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Honoring Black Art: A Pioneering Collection from Richmond Barthé and Samella Lewis”

black art history

Discover the groundbreaking collaborative collection of Richmond Barthé and Samella Lewis, a testament to black art history, presented for sale by Unity Lewis through Art For Us By Us.

The art world is abuzz with the groundbreaking sale of the Honorary Black Art Collection, featuring the collaborative works of Richmond Barthé and Samella Lewis. Facilitated by Unity Lewis, the grandson of Samella Lewis, and the innovative online platform Art For Us By Us, this sale marks the first time these works are exhibited as a collaborative collection, offering a unique insight into the rich tapestry of black art history.

Richmond Barthé, born on January 28, 1901, in Bay St. Louis, Mississippi, was a sculptor whose career spanned over sixty years, deeply influencing the Harlem Renaissance with his bronze sculptures. These pieces, inspired by themes of religion, sexuality, and race, date back to 1929 when Barthé moved to New York City. His work, a response to the traumas faced by the black community, also uniquely included LGBTQ+ perspectives, a rarity for the era. Barthé’s distinctive style, particularly his inclusion of the black male nude in sculpture, set him apart from his contemporaries.

Samella Lewis, an artist, art historian, and close friend of Barthé, played a pivotal role in recasting these bronze sculptures. In 2009, she published “Barthé: His Life in Art,” reflecting on his unique métier. Lewis, a towering figure in African American art and history, is revered for her diverse art collection encompassing African American, Asian, Caribbean, Native American, South American, and African Arts. Her role as a social and community activist positions her as a reference point for future generations.

The full collection, a testament to the rich and diverse narratives of black art, is available for viewing at Exclusive studio visits in Los Angeles can be arranged through the website or directly via email ([email protected]).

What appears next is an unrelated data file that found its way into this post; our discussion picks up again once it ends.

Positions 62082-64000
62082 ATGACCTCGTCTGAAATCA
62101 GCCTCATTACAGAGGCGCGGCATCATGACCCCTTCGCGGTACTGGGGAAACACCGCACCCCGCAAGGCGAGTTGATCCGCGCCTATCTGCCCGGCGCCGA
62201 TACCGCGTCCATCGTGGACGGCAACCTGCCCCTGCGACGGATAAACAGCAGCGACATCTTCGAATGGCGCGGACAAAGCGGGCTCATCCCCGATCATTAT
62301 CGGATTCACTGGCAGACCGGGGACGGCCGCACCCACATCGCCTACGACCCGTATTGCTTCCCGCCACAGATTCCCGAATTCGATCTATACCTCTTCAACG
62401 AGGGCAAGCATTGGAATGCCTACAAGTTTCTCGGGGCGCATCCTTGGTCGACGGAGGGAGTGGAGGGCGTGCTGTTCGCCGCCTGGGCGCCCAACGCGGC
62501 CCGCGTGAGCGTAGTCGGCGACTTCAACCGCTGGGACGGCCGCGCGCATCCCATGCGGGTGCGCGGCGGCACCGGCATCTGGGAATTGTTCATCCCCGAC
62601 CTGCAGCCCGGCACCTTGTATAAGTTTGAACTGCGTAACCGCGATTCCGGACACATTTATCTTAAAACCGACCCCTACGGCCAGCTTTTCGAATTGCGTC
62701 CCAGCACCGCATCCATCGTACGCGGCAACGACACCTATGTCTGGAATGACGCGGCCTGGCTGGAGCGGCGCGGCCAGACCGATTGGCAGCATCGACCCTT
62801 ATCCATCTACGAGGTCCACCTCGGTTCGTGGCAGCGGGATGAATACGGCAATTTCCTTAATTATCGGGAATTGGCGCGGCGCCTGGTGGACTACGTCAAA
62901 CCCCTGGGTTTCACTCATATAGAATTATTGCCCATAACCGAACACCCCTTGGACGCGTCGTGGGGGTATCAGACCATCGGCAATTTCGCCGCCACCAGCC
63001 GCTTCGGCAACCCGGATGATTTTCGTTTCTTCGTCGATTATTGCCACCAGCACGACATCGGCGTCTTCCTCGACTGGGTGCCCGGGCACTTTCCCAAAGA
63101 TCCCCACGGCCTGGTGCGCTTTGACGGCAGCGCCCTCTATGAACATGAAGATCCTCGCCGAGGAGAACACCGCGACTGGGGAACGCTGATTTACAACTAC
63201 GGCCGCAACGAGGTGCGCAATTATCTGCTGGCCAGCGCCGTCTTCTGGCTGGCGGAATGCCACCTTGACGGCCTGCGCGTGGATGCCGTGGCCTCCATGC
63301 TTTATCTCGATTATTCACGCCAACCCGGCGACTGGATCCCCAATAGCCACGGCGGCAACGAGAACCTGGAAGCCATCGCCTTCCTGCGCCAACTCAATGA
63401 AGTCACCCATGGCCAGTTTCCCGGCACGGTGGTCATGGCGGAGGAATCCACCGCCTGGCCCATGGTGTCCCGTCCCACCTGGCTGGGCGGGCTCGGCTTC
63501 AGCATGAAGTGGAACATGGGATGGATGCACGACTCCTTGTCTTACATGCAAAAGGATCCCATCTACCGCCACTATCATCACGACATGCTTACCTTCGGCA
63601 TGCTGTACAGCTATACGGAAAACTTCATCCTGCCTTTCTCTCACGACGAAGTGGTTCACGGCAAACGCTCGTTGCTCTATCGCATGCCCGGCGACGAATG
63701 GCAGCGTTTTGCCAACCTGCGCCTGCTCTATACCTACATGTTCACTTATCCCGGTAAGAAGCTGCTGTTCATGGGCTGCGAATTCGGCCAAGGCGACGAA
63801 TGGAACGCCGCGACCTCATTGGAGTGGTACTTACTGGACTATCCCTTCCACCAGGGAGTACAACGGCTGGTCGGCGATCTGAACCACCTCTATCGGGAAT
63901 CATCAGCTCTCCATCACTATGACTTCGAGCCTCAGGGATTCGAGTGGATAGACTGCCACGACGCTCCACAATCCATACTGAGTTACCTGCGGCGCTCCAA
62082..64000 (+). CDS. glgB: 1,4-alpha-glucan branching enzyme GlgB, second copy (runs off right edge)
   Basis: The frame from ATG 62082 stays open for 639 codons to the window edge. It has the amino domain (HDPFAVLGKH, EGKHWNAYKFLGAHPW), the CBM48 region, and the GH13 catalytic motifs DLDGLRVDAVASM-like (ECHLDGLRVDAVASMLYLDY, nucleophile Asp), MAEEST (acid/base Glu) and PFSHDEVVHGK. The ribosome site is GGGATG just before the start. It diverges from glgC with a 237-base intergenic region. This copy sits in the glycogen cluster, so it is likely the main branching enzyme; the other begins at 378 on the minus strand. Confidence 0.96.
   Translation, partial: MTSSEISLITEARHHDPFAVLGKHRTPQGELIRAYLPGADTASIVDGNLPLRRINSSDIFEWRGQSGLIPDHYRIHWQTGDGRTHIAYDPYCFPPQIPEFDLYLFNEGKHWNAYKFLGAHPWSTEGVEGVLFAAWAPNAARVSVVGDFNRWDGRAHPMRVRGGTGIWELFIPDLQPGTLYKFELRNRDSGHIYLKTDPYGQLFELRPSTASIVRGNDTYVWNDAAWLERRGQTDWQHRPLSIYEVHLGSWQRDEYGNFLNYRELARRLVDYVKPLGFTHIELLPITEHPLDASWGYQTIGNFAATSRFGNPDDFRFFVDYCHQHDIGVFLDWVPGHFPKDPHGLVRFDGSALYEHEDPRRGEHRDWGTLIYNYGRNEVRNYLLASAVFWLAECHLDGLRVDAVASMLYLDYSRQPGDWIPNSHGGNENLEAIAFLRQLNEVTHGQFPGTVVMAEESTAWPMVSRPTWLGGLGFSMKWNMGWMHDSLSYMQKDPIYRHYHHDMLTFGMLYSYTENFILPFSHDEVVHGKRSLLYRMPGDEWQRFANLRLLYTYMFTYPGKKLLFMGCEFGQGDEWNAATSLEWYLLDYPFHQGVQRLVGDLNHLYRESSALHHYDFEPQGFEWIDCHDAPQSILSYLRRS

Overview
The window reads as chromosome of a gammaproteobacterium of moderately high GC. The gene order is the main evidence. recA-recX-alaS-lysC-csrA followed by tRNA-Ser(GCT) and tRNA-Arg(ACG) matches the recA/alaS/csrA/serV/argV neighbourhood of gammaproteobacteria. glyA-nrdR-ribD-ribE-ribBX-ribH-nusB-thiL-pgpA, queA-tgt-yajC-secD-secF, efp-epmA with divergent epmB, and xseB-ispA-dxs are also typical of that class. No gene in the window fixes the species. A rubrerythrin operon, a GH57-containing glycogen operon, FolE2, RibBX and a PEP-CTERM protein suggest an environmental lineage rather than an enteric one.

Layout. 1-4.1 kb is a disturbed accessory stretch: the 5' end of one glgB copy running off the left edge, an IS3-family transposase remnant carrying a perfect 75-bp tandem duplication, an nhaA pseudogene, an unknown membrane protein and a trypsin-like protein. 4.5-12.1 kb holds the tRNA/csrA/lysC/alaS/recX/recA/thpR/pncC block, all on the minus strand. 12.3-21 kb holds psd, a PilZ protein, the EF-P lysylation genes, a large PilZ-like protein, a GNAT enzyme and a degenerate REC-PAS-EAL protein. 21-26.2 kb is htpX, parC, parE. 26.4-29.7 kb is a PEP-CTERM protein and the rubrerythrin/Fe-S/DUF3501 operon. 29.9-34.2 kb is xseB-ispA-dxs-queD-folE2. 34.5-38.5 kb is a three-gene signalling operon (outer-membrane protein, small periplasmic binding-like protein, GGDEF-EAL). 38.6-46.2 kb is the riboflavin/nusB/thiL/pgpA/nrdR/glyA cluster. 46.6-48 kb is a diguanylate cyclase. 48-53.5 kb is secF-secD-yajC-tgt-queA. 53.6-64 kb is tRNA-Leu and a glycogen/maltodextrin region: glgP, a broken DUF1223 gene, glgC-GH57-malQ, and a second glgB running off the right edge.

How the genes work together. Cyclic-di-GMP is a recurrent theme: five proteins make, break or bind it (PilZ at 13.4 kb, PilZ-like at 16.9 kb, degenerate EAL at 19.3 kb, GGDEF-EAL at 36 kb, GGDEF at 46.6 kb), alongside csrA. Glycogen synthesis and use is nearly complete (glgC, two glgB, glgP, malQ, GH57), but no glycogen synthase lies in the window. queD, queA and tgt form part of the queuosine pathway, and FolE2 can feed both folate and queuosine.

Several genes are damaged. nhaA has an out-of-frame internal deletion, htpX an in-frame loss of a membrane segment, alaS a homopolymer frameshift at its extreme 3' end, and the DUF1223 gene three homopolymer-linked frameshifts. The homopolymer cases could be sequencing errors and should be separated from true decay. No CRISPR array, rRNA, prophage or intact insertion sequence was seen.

Richmond Barthé’s bronze sculptures are a window into his early artistic themes upon arriving in New York City. His contributions to the Harlem Renaissance are significant, marking him as one of the first self-established African American artists in the city during this era. His work was even featured in Pennsylvania Academy’s 1943 annual exhibition.

Samella Lewis, often referred to as the “godmother of Black art,” showcases themes in her works that affirm this title. As the first African American woman to earn a doctorate in fine arts, Lewis has significantly impacted the black art community. She co-founded the Museum of African American Art in Los Angeles in 1976 and established the International Review of African American Art, creating a space for black artists to showcase their work. Her use of rich tones, angular shapes, and a variety of mediums contributes to the diversity and uniqueness of her extensive collection.

Leah Hornsby, a student at The New School (Eugene Lang) majoring in Visual Studies, plays a vital role in this historic sale. As a gallery assistant at Shelter Gallery in Manhattan’s Lower East Side and a participant in the Bachelor’s Master’s Program in Curatorial Studies and the History of Design, Leah is committed to expanding opportunities and creating exposure for artists of color. Art For Us By Us, through advertisement and exhibition opportunities, provides a platform for non-white creators, further enriching the cultural and artistic landscape.

This sale not only celebrates the legacy of Richmond Barthé and Samella Lewis but also signifies a momentous occasion in the history of black art, offering collectors and art enthusiasts a chance to own a piece of this rich heritage.


Link into the website –


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